Catholic Church Architecture and the Spirit of the Liturgy by Denis R. McNamara is disguised as a coffee table book, but it is so much more than that. Sure this large book contains lots of pictures involving church architecture through the ages and examples of sacred art and can be nicely browsed like a coffee table book. But it deserved to be read from front to back and reflected on and not discarded to a coffee table to collect dust.
The issue of church architecture in modern times has been quite contentious as pundits and people from the pews wonder why their church is ugly or that it is inseparable from a large Pizza Hut or meeting hall. But this book is not a rant on the influences of modern architecture in any way. The pictures used are almost all positive examples with a minimum of negative ones such as the Cathedral in Los Angeles. Instead this is really a textbook on architecture, beauty, and the liturgy.
What I loved about this book is how instructive it was in explaining what makes a church, it’s church-ness, and why so many people are uneasy with so much of modern architecture. This book gives you the vocabulary to understand what beauty is in the first place and its relation to truth. I found it very interesting that the statement “Beauty is in the eye of the beholder” is a bad translation of what St. Thomas Aquinas wrote which had no such subjective connotation. We hear this phrase a lot when it comes to sacred music and architecture, yet people go on vacations to beautiful parks and waterfalls and no one vacations outside of a garbage dump. Mr. MacNamara explains this very well in talking about the components of beauty. The first chapters concentrates on the theology of architecture and he presents St. Thomas Aquinas description of beauty requiring Integritas, Claritas, and Consonantia and explains and uses these terms throughout the book. This presentation of architectural theology and its teleology made so much sense to me to be able to more fully understand both the purpose of sacred architecture and why I am more drawn to its classical usages. Relativism has infected so much within society and the church and it is so nice to such a well done explanation concerning sacred architecture.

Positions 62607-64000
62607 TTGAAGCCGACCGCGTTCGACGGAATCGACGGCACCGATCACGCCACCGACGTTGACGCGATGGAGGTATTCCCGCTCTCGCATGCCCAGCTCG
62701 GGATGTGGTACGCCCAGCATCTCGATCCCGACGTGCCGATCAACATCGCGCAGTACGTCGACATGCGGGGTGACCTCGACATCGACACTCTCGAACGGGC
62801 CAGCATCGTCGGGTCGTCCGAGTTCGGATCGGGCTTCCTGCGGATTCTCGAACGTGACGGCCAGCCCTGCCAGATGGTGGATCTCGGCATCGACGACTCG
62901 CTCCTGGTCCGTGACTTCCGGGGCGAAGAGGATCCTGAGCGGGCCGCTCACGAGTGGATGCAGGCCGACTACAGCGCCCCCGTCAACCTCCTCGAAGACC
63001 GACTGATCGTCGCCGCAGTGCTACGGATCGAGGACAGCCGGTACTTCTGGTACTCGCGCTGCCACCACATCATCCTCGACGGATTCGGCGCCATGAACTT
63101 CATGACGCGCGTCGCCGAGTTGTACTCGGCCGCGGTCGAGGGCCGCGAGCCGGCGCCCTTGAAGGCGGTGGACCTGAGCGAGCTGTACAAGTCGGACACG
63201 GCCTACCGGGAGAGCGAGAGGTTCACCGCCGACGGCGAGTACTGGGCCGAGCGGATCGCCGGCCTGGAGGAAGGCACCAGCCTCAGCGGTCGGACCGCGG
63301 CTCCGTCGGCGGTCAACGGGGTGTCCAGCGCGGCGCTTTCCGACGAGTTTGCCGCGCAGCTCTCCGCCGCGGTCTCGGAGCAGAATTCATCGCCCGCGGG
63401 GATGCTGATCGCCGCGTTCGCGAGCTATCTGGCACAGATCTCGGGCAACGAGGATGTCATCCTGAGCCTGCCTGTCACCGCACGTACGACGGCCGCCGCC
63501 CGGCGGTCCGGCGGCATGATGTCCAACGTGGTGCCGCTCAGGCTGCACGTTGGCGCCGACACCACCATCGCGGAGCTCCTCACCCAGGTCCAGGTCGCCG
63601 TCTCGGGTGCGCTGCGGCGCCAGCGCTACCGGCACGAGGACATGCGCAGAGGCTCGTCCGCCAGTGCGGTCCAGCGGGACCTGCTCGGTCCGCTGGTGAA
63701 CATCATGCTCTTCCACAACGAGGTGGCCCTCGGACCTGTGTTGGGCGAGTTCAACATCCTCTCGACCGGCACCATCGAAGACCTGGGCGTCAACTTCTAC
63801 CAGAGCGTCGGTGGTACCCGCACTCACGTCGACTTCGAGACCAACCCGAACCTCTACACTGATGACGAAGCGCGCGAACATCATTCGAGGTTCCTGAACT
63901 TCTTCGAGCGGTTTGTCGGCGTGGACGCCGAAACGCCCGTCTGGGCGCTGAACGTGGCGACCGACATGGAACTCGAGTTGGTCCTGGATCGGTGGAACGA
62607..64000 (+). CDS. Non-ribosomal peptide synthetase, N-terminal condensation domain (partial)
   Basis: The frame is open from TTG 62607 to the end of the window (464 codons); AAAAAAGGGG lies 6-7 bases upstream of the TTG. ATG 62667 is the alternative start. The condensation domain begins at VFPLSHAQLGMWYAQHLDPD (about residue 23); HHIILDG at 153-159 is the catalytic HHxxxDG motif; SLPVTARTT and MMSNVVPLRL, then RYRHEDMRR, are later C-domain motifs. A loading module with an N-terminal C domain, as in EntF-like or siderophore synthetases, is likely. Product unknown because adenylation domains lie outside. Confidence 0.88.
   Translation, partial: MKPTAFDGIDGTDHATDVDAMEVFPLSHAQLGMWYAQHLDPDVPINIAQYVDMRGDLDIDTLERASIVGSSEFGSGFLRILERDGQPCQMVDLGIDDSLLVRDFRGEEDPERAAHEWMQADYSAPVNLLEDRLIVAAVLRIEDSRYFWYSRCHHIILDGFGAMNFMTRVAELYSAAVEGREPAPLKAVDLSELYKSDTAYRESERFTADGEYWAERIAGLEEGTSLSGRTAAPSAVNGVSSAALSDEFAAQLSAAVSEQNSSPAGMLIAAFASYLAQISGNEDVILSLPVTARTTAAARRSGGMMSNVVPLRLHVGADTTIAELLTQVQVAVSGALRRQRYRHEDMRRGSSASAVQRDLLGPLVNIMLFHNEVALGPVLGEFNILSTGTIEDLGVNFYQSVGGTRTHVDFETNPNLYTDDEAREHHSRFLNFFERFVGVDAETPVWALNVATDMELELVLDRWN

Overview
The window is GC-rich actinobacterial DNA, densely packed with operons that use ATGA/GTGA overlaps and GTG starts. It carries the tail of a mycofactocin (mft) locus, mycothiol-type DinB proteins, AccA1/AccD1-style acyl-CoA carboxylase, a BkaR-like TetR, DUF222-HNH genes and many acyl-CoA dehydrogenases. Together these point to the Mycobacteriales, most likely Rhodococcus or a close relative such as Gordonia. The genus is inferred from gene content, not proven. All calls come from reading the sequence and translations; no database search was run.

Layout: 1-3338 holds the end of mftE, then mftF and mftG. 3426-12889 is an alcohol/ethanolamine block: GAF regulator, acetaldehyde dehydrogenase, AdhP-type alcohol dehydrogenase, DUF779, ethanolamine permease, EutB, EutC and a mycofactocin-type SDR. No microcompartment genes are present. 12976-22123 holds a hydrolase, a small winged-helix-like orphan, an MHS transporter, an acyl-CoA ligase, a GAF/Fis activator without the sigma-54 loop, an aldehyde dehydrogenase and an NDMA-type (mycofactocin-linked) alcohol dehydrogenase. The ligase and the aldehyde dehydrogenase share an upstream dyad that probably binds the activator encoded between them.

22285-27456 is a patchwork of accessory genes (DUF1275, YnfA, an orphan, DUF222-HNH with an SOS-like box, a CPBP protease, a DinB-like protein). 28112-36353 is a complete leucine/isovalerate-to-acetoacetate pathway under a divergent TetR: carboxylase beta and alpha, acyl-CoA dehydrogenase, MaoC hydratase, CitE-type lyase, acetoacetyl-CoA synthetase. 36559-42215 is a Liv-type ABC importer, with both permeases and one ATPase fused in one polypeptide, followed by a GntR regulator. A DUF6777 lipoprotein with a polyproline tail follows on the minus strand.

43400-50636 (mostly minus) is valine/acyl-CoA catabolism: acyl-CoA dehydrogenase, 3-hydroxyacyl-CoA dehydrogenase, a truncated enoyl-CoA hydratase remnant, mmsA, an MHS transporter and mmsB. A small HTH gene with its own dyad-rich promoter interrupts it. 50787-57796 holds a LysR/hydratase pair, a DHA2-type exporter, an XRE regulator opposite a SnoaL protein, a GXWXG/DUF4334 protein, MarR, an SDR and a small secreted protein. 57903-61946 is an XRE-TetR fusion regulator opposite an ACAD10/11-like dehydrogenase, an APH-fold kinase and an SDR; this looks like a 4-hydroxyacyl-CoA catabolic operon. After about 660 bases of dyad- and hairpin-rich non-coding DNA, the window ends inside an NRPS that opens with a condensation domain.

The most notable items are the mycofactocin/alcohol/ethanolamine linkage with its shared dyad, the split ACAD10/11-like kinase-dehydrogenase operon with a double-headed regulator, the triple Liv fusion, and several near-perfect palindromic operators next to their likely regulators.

As the book continues on it addresses the scriptural foundations of sacred architecture, the Classical Tradition, Iconic imagery, and then an introduction to the 20th Century. Throughout the book provides both a solid introduction to the subject and at the same times goes much deeper. Discovering the differences between decoration and ornamentation was eye-opening and I look at churches now with a new eye in this regard. But that is pretty much true with so much I learned from this book as it draws from Church documents and the history of church architecture.
The chapter on the 20th Century discusses the liturgical movement, the documents of Vatican II, and so-called “Modern” churches. Like I said earlier this book is no rant, but by addressing the theology and the basic things you have a much better understanding of why so much modern architecture fails in it basic purpose and ontology of a church building. The author of the book certainly does not fall in the camp of “copyism” where we must just repeat the architectural forms of the past and that certainly modern elements can be grafted on in a true development that does not divorce itself from the past. I have seen more modern structures that successfully build on the past while at the same time introducing modern elements consistent with church-ness and beauty. Though in my own diocese I can only think of one example of this and that for the most part churches built in the last 40 years are sadly lacking in fully portraying their purpose. They are usually mundane, striking, interesting, just not being actually beautiful. With the Church it is almost always the case of both/and and that you make a mistake in restricting to any specific time of church architecture whether modern or classic, but ontologically it must fulfill its purpose or it is not sacred architecture.
The book unfortunately is a bit pricey, but I would say it would be money well spent. It is certainly a book I will keep on hand for further reference and reflection.